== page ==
41. Pensi T. Fixed dose combination of lamivudine, stavudine and nevirapine in the treatment of pediatric HIV infection: a preliminary report. Indian Pediatr. J. 2007;44(7):519–521. [PubMed]
42. Delaugerre C, et al. Prevalence and risk factors associated with antiretroviral resistance in HIV-1-infected children. J. Med. Virol. 2007;79(9):1261–1269. [PubMed]
43. Arrive E, et al. Prevalence of resistance to nevirapine in mothers and children after single-dose exposure to prevent vertical transmission of HIV-1: a meta-analysis. Int. J. Epidemiol. 2007;36(5):1009–1021. [PubMed]
44. Lockman S, et al. Response to antiretroviral therapy after a single, peripartum dose of nevirapine. NEJM. 2007;356(2):135–147. [PubMed]
45. Ramachandran G, et al. Increasing nevirapine dose can overcome reduced bioavailability due to rifampicin coadministration. J Acquir Immune Defic Syndr. 2006;42(1):36–41. [PubMed]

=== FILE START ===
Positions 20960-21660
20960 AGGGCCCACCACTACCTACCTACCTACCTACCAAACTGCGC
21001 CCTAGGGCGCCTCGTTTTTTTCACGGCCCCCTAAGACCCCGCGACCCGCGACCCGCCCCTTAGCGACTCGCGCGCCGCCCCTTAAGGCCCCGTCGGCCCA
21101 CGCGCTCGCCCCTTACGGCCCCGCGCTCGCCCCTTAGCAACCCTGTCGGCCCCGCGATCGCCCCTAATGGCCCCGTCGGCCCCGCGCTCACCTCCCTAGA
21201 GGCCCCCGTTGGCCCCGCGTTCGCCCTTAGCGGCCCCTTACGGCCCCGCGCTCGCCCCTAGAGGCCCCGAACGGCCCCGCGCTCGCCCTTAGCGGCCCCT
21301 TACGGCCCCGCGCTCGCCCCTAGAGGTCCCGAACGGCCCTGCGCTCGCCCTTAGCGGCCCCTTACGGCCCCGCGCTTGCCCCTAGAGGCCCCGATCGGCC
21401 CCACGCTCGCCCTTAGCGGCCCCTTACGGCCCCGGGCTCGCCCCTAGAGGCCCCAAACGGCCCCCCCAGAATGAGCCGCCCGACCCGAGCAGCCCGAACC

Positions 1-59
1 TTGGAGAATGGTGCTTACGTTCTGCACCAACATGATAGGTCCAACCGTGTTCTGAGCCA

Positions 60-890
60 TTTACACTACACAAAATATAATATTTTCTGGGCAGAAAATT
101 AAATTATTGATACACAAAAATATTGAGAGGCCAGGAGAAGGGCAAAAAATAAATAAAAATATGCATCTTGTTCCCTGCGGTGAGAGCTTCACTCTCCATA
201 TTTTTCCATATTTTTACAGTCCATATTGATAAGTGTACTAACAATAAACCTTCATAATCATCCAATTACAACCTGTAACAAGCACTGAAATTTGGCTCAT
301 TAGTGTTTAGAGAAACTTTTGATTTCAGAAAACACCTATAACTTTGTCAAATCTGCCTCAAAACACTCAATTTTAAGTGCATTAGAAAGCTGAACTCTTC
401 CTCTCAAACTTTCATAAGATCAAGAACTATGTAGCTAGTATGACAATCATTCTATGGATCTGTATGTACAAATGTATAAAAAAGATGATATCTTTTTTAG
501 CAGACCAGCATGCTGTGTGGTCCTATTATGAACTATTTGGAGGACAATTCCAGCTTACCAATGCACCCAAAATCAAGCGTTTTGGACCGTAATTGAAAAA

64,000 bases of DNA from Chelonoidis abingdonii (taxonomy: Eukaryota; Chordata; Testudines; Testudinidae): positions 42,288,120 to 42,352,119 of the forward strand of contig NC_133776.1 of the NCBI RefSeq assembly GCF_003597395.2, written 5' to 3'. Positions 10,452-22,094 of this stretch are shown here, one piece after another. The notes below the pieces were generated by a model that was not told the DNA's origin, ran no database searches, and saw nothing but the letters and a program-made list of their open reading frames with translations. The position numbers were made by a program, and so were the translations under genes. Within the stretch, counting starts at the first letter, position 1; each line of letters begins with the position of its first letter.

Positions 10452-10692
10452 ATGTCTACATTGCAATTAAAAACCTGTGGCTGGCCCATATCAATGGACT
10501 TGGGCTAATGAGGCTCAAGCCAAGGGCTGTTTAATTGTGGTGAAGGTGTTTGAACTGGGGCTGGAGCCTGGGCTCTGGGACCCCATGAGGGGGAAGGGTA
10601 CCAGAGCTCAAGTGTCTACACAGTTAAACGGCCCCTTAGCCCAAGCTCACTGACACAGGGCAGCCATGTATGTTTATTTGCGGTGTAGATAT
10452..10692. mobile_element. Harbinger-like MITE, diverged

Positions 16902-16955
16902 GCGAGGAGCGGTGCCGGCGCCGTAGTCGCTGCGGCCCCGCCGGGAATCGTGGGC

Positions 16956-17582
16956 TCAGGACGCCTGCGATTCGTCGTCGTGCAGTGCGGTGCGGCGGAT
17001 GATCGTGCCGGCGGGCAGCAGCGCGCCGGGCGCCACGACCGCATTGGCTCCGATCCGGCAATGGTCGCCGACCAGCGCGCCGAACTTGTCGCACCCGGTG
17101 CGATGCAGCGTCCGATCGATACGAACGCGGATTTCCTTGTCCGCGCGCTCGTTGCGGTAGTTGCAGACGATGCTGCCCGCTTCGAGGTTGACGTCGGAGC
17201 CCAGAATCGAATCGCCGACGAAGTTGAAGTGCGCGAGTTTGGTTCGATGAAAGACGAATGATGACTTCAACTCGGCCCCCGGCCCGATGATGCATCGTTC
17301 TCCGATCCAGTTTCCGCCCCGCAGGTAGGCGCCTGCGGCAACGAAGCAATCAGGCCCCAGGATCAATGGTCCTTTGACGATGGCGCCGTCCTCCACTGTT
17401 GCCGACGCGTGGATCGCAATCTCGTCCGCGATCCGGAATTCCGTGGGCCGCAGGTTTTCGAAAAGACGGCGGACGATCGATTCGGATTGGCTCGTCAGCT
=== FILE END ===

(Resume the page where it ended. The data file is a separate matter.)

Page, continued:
46. Ribera E, et al. Pharmacokinetic interaction between nevirapine and rifampicin in HIV-infected patients with tuberculosis. J Acquir Immune Defic Syndr. 2001;28(5):450–453. [PubMed]
47. Aurpibul L, et al. Substitution of stavudine with zidovudine in HIV-infected children receiving HAART does NOT result in clinically significant hematologic changes. 4th International AIDS Society Conference on HIV Pathogenesis, Treatment and Prevention; July 2007; Sydney, Australia. 2007. Abstract TUPEB133.
48. WHO. WHO expert working group meeting to determine preferred ARV medicines for treating and preventing HIV infection in younger children. Geneva: 2006. Oct 23 – 25 [last accessed 25 November 2007]. http://www.who.int/hiv/events/paediatricmeetingreport.pdf.
49. WHO Paediatric Antiretroviral Working Group. Preferred antiretroviral medicines for treating and preventing HIV infection in younger children. 2008. [last accessed 13 March 2008]. http://www.who.int/hiv/events/paediatricmeetingreport.pdf.
50. Anabwani GM, et al. Long term response to highly active antiretroviral therapy among treatment naïve children in Botswana. AIDS 2006 - XVI International AIDS Conference; August 2006; Toronto, Canada. 2006. Abstract MOPE0261.